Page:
Hiring someone from abroad can be a really good move for your company. Once you make the decision to extend your employee search, you’ll have access to a much wider talent pool, which can obviously be very beneficial for your business.

Unfortunately, employing from overseas does have its complications, and one of these relates to tax – PAYE tax, to be exact. Although this will generally still need to be paid, there may be some differences in making deductions when it comes to calculating your new worker’s wage.  

Let’s take a look at this in a little more detail…

How It Should Work

As a rule, employees who move to the UK to work will still need to have PAYE tax and national insurance contributions deducted from their wage in the usual way, irrespective of whether they are working for you on a temporary or permanent basis.  

This is the case even if they officially continue being employed by an overseas business and you don’t actually pay their salary; you will still be viewed as their employer, and therefore liable for recording and reporting their earnings and making PAYE deductions. These workers are known as ‘seconded employees’. The correct tax code to use under these circumstances can be found online.   

Getting Set Up

Assuming that you have a new employee who has only recently moved to the UK from abroad, they will not have a P45 form, so there’s a good deal of information that you will need to get from them, including:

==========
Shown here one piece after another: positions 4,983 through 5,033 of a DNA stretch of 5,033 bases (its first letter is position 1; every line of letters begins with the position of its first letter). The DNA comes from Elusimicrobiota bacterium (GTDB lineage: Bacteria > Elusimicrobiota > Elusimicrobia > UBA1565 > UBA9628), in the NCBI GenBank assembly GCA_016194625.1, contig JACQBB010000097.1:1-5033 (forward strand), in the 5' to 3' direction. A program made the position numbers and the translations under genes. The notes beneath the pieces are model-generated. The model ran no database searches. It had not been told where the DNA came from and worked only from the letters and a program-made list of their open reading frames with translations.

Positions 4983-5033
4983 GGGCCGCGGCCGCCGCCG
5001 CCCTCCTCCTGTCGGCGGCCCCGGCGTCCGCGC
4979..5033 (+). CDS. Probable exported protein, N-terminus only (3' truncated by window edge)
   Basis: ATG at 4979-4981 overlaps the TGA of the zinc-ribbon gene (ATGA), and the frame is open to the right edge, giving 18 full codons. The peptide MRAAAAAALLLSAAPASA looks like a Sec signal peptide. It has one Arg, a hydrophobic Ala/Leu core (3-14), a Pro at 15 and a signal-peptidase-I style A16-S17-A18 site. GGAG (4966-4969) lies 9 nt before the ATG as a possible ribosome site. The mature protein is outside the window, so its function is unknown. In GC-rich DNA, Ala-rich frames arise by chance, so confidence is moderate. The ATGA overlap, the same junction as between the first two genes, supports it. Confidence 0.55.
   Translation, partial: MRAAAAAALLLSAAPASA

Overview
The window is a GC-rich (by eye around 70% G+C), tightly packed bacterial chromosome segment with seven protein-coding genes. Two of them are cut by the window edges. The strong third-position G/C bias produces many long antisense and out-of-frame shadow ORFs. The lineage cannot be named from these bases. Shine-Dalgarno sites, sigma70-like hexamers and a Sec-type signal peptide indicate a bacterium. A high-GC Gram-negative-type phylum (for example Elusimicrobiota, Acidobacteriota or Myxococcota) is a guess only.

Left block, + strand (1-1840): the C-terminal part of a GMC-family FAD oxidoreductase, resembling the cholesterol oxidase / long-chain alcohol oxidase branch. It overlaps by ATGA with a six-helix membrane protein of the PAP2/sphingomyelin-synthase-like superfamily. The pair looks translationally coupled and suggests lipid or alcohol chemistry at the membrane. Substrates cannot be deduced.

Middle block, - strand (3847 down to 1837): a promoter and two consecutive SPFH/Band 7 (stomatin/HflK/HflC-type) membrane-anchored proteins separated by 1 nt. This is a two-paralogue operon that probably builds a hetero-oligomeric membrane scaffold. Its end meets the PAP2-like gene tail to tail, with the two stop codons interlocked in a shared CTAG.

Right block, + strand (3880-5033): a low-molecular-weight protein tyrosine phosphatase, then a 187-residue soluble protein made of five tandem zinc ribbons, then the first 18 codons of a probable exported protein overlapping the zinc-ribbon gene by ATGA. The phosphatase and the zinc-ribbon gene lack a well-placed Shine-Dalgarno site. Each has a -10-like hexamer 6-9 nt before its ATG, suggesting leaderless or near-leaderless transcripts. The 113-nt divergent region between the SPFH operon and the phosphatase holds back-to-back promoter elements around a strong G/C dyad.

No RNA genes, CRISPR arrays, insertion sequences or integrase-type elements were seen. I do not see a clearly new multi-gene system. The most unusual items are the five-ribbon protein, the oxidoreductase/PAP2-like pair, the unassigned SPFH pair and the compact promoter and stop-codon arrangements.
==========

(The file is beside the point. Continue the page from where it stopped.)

• Their full name
  • Date of birth
  • Gender
  • Address (including postcode)
  • National insurance number

You’ll also need some additional information, in order to calculate the deductions that ought to be made from their pay. This will require you to obtain both an employment declaration, and information on whether they have a student loan which has not yet been repaid.

The employment declaration is simple, and only needs them to select an option pertaining to which of the following statements applies to them: yours is their first job since the 6th April, their only job currently (but they have worked in another role since the above date), or a second job or source of income. The information provided by them must be recorded and sent to HMRC as part of your Full Payment Submission.   

To help you complete this admin work, we recommend taking a look at the helpful ‘Starter Checklist’ that’s available on HMRC’s website.

Our handy guide should be a great way to give yourself a head start, but if you’re still struggling to understand how it all works, don’t hesitate to bring in the professionals. Whether it’s a specialist accountant or legal experts like Withers Worldwide, they should have you back on track in no time.   

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